Pastor Patty Ebner
January 27, 2019
Luke 4: 14 – 21
Then Jesus, filled with the power of the Spirit, returned to Galilee, and a report about him spread through all the surrounding country. He began to teach in their synagogues and was praised by everyone. When he came to Nazareth, where he had been brought up, he went to the synagogue on the sabbath day, as was his custom. He stood up to read, and the scroll of the prophet Isaiah was given to him. He unrolled the scroll and found the place where it was written:
“The Spirit of the Lord is upon me, because he has anointed me to bring good news to the poor. He has sent me to proclaim release to the captives and recovery of sight to the blind, to let the oppressed go free, to proclaim the year of the Lord’s favor.”
And he rolled up the scroll, gave it back to the attendant, and sat down. The eyes of all in the synagogue were fixed on him. Then he began to say to them, “Today this scripture has been fulfilled in your hearing.”
A preacher almost hates to follow such a wonderful, uplifting song such as that. As a side note, I want to let those of you who don’t know that our lead Pastor, Rev. Lisa Horst Clark, is with other senior ministers from the West Coast today, so that is why I am leading worship and preaching.
Today’s Scripture, from the Gospel of Luke, is written in a time where the temple has been destroyed for the second time by the Romans. Jesus’ ministry would have ended some forty years earlier. Luke’s message speaks to a community that is comprised of Jews and Gentiles, Romans and non-Romans. His theology was broad and inclusive, like the theology we enjoy in the United Church of Christ. Today’s story begins with the return of Jesus to his hometown of Nazareth, in the area of Galilee. Jesus is in his early thirties by this time, he has been baptized by John the Baptist and he has been travelling in the area, preaching and healing people he has chosen to go to, to be their minister. And right before coming to Nazareth, he has spent forty days in the wilderness. So this is often a Scripture we look at during the time of Lent, but today we visit this Scripture as a time when Jesus is re-introducing himself to the Jewish community.
We learn in today’s Scripture that it was Jesus’ custom to get up on the Sabbath day and go to Synagogue; imagine that. In my research I learned that synagogues were placed in prominent high places because it was considered important for something to be at the highest elevation, closest to the location of God. Outside each of these synagogues was a place where you could dip your hands in the water so that you would cleanse your soul before entering the place of worship. When Sue and I visited Greece this last September we saw these fonts in front of places of worship.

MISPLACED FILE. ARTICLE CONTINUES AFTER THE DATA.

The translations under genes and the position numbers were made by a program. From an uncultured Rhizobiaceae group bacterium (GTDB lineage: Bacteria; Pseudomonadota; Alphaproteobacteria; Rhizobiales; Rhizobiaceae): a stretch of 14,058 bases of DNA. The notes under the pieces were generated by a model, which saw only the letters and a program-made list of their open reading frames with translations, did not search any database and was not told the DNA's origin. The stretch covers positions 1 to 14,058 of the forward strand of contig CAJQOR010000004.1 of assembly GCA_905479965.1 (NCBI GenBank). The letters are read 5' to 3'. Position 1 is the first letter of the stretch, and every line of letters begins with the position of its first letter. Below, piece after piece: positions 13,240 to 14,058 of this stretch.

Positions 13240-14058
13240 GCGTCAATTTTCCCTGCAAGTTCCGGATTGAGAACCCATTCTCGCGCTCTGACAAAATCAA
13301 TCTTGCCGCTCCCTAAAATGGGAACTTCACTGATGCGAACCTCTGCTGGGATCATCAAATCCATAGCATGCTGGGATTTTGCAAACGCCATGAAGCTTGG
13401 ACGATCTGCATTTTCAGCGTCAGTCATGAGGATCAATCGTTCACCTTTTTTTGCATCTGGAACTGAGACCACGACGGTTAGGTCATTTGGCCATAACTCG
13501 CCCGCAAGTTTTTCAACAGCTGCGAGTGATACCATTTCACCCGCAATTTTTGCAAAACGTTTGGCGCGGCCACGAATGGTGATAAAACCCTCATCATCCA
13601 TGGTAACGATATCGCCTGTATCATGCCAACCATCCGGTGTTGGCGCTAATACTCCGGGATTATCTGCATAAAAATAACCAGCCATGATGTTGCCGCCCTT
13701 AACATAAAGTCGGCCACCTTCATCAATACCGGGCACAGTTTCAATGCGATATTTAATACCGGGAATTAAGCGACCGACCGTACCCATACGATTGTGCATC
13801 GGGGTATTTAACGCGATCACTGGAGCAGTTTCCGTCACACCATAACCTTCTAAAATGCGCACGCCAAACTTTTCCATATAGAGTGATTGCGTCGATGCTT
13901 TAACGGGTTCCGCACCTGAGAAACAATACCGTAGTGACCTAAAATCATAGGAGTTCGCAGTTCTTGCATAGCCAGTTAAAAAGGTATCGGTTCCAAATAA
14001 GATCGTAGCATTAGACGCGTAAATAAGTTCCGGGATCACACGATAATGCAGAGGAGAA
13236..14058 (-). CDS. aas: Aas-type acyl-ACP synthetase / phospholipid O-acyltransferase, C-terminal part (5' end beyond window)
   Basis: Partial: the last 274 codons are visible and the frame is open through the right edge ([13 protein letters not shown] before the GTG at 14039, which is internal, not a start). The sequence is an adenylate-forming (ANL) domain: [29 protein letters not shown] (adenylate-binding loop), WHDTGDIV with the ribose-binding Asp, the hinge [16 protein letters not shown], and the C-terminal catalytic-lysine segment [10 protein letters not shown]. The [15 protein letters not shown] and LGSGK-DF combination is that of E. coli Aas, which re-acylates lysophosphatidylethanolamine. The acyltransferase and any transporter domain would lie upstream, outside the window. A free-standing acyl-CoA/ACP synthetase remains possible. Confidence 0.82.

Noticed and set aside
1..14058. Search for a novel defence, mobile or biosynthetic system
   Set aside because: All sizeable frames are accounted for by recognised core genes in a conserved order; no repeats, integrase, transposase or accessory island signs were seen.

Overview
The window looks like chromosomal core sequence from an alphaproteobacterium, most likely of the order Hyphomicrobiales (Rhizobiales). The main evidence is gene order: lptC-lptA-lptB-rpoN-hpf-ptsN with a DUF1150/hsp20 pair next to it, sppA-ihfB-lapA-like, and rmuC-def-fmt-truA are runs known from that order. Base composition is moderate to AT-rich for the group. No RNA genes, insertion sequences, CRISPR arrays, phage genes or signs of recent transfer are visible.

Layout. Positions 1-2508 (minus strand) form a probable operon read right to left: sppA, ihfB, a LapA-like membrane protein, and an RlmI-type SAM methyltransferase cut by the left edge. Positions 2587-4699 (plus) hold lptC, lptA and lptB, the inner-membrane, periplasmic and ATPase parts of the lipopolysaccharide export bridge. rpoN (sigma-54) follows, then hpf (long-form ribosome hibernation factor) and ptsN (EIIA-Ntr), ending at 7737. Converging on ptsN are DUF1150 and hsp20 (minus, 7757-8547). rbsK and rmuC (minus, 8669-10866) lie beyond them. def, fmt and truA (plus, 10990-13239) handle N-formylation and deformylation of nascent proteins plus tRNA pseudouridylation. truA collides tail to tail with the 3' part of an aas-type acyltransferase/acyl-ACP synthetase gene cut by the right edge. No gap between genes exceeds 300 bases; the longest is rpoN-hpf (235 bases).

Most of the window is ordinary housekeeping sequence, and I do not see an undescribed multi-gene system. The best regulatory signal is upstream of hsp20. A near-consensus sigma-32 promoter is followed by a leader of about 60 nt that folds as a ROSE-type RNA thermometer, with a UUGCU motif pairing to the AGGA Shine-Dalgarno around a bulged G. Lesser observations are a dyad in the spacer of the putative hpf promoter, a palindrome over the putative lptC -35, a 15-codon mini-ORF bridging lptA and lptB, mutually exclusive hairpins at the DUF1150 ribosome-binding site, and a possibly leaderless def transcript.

On this particular day, when Jesus arrived to the synagogue, the service would have begun with the Shema, following by the reciting of the Ten Commandments and then the Amidah, the central prayer of the Jewish liturgy. Much like our services today, the readers would have been chosen in advance, but since Jesus was returning to his hometown after several years of being away, he may have been invited to read the Scripture. The Hassan, who is known as the assistant in a Jewish service, would have handed the scroll of Isaiah to Jesus. So Jesus took that scroll and initially he began to read the words of Isaiah verbatim: “The spirit of the Lord is upon me because he has anointed me.” But when Jesus gets to the second sentence, “He has sent me to bring the good news to the oppressed,” like any good preacher or teacher he deconstructs the word “oppressed.” He renames the oppressed as people that were poor, those who were captive, those who are blind. He was describing the mission that God had sent him on. He goes on and he actually eliminates references to the broken-hearted and the day of the vengeance of God, because this is the God that the people had known, a God of vengeance. Scripture tells us that he finished that portion of the reading and he took a seat. And while he was seated he said, “Today the Scripture has been fulfilled by your hearing of it.”